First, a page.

Updated April 5, 2021
What is a complete list of reasons someone can file child support that cannot be fought?
From The Experts
There is no such list; however, here is my list of pretty dang safe bets that you’ll be paying child support if one or more of these factors are met:
You are the biological or adoptive parent of the child for whom child support is sought and:
You meet all the statutory/regulatory criteria for your jurisdiction to obligate a parent to pay child support.
You have substantially more money than you need on a monthly basis, i.e., a surplus of money that you can obvious spare for the payment of child support.
Or you are found to be able to earn or otherwise obtain more money than you need on a monthly basis, i.e., a surplus of money that you can obvious spare for the payment of child support.
Or you earn (or are deemed able to earn) enough money such that, even if you have to reduce your standard of living slightly or even somewhat significantly to pay child support, you can still live relatively well on less than you currently spend and pay the difference in child support.
About the only sure way to avoid being ordered to pay child support is to prove to the satisfaction of the court that you are unable to earn enough money to support both yourself and the child financially. Even if the other parent has more than enough money to support the child financially and does not even need your money, most jurisdictions will order you to pay child support, if the other parent wants such an order. The child support may be minimal (say, $30 or even less), but you’ll likely be ordered to pay child support, if you aren’t the child’s sole physical custodian.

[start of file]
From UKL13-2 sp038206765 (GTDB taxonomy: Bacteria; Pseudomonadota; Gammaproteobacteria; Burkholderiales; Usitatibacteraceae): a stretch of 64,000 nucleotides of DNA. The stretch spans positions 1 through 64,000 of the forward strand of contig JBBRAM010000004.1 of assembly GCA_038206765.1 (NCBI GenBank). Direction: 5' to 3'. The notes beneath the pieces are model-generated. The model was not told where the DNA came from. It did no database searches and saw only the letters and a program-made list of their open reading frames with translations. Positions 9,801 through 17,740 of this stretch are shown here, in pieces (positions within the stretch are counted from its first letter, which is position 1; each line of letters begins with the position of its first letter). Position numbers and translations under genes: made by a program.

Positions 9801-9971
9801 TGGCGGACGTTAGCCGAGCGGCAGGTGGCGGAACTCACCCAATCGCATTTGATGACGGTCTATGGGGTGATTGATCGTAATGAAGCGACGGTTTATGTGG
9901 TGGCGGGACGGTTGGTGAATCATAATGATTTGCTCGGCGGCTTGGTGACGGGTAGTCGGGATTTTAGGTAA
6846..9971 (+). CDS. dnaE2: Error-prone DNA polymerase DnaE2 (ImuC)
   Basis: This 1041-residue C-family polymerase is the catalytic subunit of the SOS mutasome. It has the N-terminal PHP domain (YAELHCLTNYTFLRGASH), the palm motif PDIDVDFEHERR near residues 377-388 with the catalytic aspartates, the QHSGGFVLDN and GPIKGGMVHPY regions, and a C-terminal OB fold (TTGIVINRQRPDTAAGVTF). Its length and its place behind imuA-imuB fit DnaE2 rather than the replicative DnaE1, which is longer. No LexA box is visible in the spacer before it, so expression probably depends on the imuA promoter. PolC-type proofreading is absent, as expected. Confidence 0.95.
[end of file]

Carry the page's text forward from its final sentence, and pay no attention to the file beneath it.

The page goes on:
As with all things divorce and child custody/support related, specific questions need to be answered by either doing your own research regarding the laws and regulations in your jurisdiction or consulting a knowledgeable attorney licensed to practice law in your jurisdiction.
Source: Utah Family Law